Peruvian Tilapia Ceviche in Tiger’s Milk

Peruvian Tilapia Ceviche in Tiger’s Milk

Not Your Typical Ceviche


In my opinion, there is no better way to showcase fresh seafood. One way of defining ceviche is simply fresh seafood cured in citrus or another acid, like vinegar.  The origins of ceviche are a bit murky, with different schools of thought coming from Spain, South America, or the Philipines to name a few, but I’m not here to give a history lesson. I’m here to talk about balance and flavor. It is such a simple thing to prepare, so why is it so mediocre in many different restaurants and home kitchens? It’s because many ceviches are very one dimensional, or one note. They have one flavor- acid or citrus. They have one texture- mushy. The best ceviches are a complicated medley of tart, sweet, and savory, accompanied with different textures.

Do you know who can do this? Peruvians. Peru is know for adding savory or “umami” notes to their ceviches. Two traditional ways in which they do this are by adding MSG, or a rich fish broth called “tigers milk” (how many of you are bummed out that this post isn’t actually about tiger’s milk?). Since MSG is a hard sell these days, we are making this recipe with the latter.

20160811_115356We need a fish. I think Tilapia is a great vehicle for a ceviche. It is known by many as a delicate fish, but I find that it’s flesh is firm enough to grill, or to take an acid bath for a few hours. It’s neutral, mild flavor is the perfect canvass for many different flavors. When choosing fish, it’s always a great idea to select freshest possible, since heat is not being applied in this method. Many Latin cooks pre soak the fish in cold salted water to firm up the flesh before adding the lime.

20160811_123407Cut the tilapia into 1/2 inch cubes, then add it into a mixing bowl with the juice of eight limes, 1/2 red onion (thinly sliced), 3 garlic cloves, and 1 habanero pepper. The habanero is there to lend a subtle flavor, not to burn everyone out of the building. Cut the pepper in half, then remove the ribs and the seeds. The flavor and the heat will lend itself to the ceviche. We are going to let this mixture soak for about 4 hours, or until the fish turns from translucent to opague.

20160811_140429While that’s soaking let’s start the tiger’s milk. Take a pound of fish bones and add to 1 qt of cold water. Slowly bring to a boil. Add one red onion (quartered), 3 bay leaves, 1 tbsp coriander seeds, 1 tbsp black peppercorns, 1/2 lemon and 4 sprigs of cilantro. Reduce to a simmer and let go for 45 minutes. Fish stocks should really go no longer than 45 minutes or the bones will deposit calcium salts in the broth, giving it a chalky taste. Remove from heat and strain.

20160811_141943Add the strained stock back to a sauce pot and heat on the stove again. Add 1 cup of boneless fish trimmings, and heat just until the fish is cooked through. Process the broth in a blender until there are no large chunks of fish left. Strain and set aside.

20160811_171937Now for my second surprise ingredient…Peruvian Inca corn kernels. These are much larger and starchier than the corn kernels we’re use to here is the states. They taste bland when you first pop them in your mouth, but then a slow, lingering corn flavor releases. They are strangely addictive. I had to force myself to stop eating them before my recipe was done. Pour a little olive oil in a pan, and toast the kernels until evenly brown on all sides. Remove and salt generously. Careful, as these guys will pop right out of the pan when heated. Shake the pan a lot when heating. These will contribute taste and texture to the dish. Inca corn kernels can be found in Latin markets or online. If you can’t get your hands on these some, the recipe is still wonderful without them.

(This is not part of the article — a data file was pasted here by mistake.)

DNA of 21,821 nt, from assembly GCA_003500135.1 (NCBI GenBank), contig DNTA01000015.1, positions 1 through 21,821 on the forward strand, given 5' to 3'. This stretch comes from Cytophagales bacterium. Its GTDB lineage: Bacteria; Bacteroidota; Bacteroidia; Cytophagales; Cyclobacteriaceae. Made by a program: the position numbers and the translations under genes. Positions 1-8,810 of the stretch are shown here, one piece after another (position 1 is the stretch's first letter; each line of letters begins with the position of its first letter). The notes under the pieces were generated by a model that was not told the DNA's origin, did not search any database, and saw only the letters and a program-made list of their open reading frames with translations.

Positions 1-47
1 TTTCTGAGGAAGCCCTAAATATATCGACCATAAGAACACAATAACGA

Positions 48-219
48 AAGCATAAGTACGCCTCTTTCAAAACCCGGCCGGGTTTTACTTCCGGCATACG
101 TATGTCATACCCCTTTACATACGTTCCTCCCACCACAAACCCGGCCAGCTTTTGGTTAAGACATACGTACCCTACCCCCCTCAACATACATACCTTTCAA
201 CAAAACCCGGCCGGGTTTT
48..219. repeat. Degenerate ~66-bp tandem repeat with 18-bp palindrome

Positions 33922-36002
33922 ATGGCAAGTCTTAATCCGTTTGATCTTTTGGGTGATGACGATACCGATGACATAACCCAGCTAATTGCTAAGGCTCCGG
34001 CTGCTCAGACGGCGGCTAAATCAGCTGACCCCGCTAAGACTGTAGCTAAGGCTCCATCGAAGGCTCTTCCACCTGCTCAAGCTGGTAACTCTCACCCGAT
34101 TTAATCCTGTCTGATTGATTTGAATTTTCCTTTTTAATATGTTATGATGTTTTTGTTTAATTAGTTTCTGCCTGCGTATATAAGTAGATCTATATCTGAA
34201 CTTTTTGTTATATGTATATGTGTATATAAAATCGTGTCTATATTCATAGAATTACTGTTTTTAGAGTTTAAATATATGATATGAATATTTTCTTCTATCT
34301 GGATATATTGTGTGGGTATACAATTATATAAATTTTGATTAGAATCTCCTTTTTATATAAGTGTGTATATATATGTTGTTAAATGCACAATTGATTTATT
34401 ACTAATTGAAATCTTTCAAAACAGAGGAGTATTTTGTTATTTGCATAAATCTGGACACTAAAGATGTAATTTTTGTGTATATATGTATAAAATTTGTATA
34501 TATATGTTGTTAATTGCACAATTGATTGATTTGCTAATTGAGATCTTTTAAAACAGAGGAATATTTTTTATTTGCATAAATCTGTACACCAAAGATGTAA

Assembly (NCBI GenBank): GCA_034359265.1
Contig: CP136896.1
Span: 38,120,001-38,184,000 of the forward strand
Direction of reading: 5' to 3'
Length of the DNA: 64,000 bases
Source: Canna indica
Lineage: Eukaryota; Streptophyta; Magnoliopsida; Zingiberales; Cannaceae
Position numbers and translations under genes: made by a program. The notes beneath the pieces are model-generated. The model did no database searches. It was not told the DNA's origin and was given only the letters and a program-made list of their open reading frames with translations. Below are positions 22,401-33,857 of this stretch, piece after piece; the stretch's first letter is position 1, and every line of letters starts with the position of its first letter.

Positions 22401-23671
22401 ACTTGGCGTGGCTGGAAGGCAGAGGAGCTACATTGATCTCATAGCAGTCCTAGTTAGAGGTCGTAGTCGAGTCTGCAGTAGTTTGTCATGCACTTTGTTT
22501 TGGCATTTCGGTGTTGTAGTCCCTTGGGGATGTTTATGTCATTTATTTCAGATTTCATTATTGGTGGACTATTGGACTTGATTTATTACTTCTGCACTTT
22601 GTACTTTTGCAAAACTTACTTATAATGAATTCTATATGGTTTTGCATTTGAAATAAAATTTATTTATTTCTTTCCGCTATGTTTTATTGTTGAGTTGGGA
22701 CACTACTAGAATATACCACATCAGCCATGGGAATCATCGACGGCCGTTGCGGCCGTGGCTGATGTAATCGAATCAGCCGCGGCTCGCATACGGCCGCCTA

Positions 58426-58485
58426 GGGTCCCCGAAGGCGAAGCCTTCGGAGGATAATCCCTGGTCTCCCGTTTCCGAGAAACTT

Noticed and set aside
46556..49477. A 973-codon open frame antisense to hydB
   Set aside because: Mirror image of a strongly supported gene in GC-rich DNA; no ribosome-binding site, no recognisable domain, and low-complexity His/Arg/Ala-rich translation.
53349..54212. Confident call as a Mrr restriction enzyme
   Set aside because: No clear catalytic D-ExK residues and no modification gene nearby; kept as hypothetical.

Drain the fish, and discard the habanero pepper and garlic. In a mixing bowl, combine the fish with 1 cup of halved sun gold tomatoes (regular cherry will also do), 1/4 cup of the tiger’s milk, 1/2 cup of chopped cilantro, 1 cup of the corn kernels, and 3 tbsp of the orange juice. The sun gold tomatoes and orange juice contribute a touch of sweetness to the dish. Add salt to taste and serve!

Peruvian Tilapia Ceviche in Tiger’s Milk

For the tiger’s milk:
1 lb fish bones
1 qt water
3 bay leaves
4 sprigs of cilantro
1 red onion, peeled and quartered
1 tbsp peppercorns
1 tbsp coriander seeds
1/2 lemon
1 cup fish trimmings

For the ceviche:
1 lb of tilapia fillet, cut into small cubes
1/2 red onion, thinly sliced
1 habanero, halved, deseeded and deribbed
3 garlic cloves
Juice of eight limes
1 cup Inca corn kernels, toasted and salted
1/2 cup sun gold tomatoes, halved
1/2 cup chopped cilantro
3 tbsp of orange juice
kosher salt, to taste

To make the tiger’s milk:
Place the fish bones, along with the onion, lemon, herbs, and spices in a pot of cold water. Bring to a boil, then reduce to a simmer. After 45 minutes, remove from heat and strain. Return the fish stock back to the stove in another sauce pot. Add the fish trimmings and simmer until done. Remove and process in a blender until there are no chunks of fish left. Remove, strain, and set aside.

To make the ceviche:
In a mixing bowl, combine the tilapia, red onion, garlic, habanero pepper, and lime juice. Refrigerate for 4 hours, or until fish turns opague. Drain and discard the pepper and garlic. In a mixing bowl, combine fish with the sun gold tomatoes, cilantro, 1/4 cup of the tiger’s milk, corn kernels, orange juice, and salt to taste.